# Programming Galore!

Hi Brilliant!

I've been missing the programming section and I thought we could create a thread where we post challenging programming problems. This is your opportunity to suggest perplexing problems and a chance to parade your programming skills! I'm looking for elegant problems and solutions.

Programming is an art! Don't just write a solution that works, but aim to write an algorithm that is concise so that if you give it to another programmer, they can understand it with ease.

Post your programming problems and challenge the Brilliant community to solve them!

Vote up if you have a passion for programming!

Note by Mark Mottian
4 years, 5 months ago

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This is a somewhat tough problem from the world of numerical analysis and matrix theory:

In scientific computing, a useful metric for the "size" of a matrix is its infinity norm, which is a total function on the space $$\|\cdot\|_\infty : \mathbb{R}^{n \times m} \to \mathbb{R}$$ that gives the maximum row sum of the absolute value of its input (i.e. you take the absolute value of a matrix and sum all of its rows, then you return the largest of those sums).

A matrix is lower bidiagonal if it looks like $\left(\begin{array}{cccc}l_1 \\ r_2 & l_2 \\ & r_3 & l_3 \\ && r_4 & l_4\end{array}\right)$

Suppose $$A$$ is lower bidiagonal, write a function invnorm(l,r) that takes in a list of n numbers l (denoting the main diagonal of A) and another list of n-1 numbers r (denoting the first subdiagonal of A) and return the infinity norm of $$A^{-1}$$.

def invnorm(l,r):
...
return infinity norm of A^-1


Recommended Extensions (these require actual math):

1. Make invnorm run in $$O(n^2)$$ time (with respect to n the sive of l). Hint: the inverse of A is lower triangular, and it turns out that with a bit of cleverness, you can construct each entry of A in constant time if you know a few of the other entries of A, a la the spirit of dynamic programming.

2. Make invnorm run in $$O(n)$$ time. Hint: a) solving the system $$Ax = b$$ takes $$O(n)$$ time by dynamic programming; b) prove an invariance theorem on the properties of $$\|A^{-1}\|$$ with respect to $$A$$, then construct an invariant transformation under the mapping $$\|\cdot^{-1}\|_\infty$$ which, combined with a), allows you solve the problem quickly.

3. (Open) Is it possible to do better than $$O(n)$$ time, what about for approximations?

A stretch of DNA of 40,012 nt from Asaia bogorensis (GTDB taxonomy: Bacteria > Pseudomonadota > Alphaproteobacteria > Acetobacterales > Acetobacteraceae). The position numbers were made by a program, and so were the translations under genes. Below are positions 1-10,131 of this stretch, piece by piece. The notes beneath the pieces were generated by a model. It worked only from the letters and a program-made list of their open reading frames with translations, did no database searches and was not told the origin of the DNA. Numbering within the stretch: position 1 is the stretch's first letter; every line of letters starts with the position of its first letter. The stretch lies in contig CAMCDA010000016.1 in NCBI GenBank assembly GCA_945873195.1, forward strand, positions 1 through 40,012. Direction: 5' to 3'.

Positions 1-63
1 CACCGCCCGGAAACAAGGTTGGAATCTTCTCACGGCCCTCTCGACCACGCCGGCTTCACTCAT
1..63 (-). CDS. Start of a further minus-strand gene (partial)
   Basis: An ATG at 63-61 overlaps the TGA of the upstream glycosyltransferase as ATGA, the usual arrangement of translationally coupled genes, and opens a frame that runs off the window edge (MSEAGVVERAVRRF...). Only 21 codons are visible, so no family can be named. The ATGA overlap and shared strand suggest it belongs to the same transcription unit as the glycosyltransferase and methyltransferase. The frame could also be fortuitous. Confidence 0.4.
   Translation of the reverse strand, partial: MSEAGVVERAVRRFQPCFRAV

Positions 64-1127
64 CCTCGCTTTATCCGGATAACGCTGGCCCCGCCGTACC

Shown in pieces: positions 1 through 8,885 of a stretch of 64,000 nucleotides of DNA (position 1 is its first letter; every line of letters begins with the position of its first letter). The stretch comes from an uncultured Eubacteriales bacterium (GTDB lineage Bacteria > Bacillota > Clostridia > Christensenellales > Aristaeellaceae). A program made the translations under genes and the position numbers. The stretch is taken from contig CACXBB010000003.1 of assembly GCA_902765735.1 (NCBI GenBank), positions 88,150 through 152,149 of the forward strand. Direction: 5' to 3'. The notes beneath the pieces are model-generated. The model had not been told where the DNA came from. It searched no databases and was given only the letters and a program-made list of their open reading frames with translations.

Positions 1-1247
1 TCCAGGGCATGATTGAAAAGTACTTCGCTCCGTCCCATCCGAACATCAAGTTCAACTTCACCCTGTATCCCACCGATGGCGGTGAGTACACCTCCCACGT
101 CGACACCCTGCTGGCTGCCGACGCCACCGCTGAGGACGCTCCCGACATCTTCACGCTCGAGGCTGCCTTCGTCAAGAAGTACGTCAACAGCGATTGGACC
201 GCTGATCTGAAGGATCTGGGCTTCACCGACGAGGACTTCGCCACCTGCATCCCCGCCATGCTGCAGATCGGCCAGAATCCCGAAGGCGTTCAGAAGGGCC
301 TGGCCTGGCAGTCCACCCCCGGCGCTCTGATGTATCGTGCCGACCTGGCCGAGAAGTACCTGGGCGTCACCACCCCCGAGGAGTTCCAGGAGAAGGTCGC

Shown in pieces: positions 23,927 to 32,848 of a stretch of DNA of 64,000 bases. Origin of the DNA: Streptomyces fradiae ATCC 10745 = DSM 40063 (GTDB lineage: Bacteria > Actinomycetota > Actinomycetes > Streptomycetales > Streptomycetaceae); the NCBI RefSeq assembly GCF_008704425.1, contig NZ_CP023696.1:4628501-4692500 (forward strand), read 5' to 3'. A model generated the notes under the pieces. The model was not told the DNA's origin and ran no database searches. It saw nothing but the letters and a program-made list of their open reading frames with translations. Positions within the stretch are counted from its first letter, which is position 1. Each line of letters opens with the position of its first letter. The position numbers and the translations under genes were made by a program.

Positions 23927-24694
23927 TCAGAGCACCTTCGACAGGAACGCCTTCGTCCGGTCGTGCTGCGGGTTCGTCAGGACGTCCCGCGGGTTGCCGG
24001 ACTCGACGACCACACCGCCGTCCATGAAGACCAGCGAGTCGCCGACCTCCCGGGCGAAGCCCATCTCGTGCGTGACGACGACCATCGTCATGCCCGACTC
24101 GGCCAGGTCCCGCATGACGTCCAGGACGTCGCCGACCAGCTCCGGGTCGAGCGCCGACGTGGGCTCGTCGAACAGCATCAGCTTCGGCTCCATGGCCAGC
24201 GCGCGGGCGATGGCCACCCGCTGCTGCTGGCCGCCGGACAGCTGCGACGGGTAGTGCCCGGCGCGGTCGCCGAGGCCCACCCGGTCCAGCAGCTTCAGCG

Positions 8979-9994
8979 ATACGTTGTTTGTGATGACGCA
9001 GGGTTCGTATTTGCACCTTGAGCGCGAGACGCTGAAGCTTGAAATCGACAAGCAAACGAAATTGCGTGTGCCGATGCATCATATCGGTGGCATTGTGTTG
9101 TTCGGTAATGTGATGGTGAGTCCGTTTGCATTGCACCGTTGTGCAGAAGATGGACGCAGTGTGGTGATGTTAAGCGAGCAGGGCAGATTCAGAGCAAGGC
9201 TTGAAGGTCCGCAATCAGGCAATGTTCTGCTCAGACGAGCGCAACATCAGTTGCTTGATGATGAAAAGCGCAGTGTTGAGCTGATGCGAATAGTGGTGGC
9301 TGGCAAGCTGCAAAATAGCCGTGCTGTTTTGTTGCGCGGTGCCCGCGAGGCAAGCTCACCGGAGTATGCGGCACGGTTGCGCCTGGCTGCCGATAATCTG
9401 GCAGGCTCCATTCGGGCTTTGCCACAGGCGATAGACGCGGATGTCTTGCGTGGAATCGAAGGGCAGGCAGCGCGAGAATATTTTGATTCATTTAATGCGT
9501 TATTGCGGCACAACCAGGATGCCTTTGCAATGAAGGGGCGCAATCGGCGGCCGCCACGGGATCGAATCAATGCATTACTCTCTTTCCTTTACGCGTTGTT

- 4 years, 5 months ago

- 4 years, 5 months ago

For those who really want a challenge, check out Prime Challenge

- 4 years, 5 months ago

Programming Challenge: South African Programming Olympiad 2000 #4

Given a string of digits 0-9. Group the adjacent digits to form numbers, in such a way that their sum will equal a certain given total T. A digit may only belong to one number. Input: A string of digits 0-9 followed by a second line containing the number T. Output: A string of groups. Output the groups as they appear in the original string, separated by commas.

Example

Input

String: 2415043

Total -T: 289

Output

Solution: 241, 5, 0, 43

Test you programme with the following:

a) String: 2237450 and T: 104

b) String: 1848935 and T:38

- 4 years, 5 months ago

What are the constraints of the length of the string and the value of T?

- 4 years, 5 months ago

There are no constraints listed in the problem statement. I've posted the problem exactly the way it appears in the question paper.

- 4 years, 5 months ago

Programming Challenge: South African Programming Olympiad 2013 #3

A number is well-ordered when its digits are in numerically ascending order. E.g. 147 is well-ordered but 174 is not. In a well-ordered number, each of the digits 1-9 may only be used once. Write a program that will calculate the sum of all the well ordered numbers that are possible with a fixed number of digits.

Example:

Input: 2

Output: 1440

(Explanation: The programme added up all the well-ordered two-digit numbers. That is, 12 + 13 + 14 + 15 + 16 + 17 + 18 + 19 + 23 + 24 + 25 + 26 + 27 + 28 + 29 + 34 + 35 + 36 + 37 + 38 + 39 + 45 + 46 + 47 + 48 + 49 + 56 + 57 + 58 + 59 + 67 + 68 + 69 + 78 + 79 + 89)

- 4 years, 5 months ago

To be honest, you can simply hard-code all the solutions: there are only 9 test cases (1 to 9). For example:

n = input()
if n == 1:
print 45  # 1+2+3+4+5+6+7+8+9
if n == 9:
print 123456789
# insert more


However, I have no better idea to do the actual computation without bruteforcing everything. Any ideas?

- 4 years, 5 months ago

This is ineffective! How would one solve the problem if the input is some large number such as 100 (as an explicit example)? Again, there are no constraints listed in the original question paper.

- 4 years, 5 months ago

When N > 9, the answer is 0; there is no number with N digits whose digits are strictly increasing.

The problem is different when you are given both N and the base. (In this case, without the base, it's assumed to be 10.)

- 4 years, 5 months ago

Oh! That makes more sense.

- 4 years, 5 months ago

Challenge: South African Programming Olympiad 2000 #2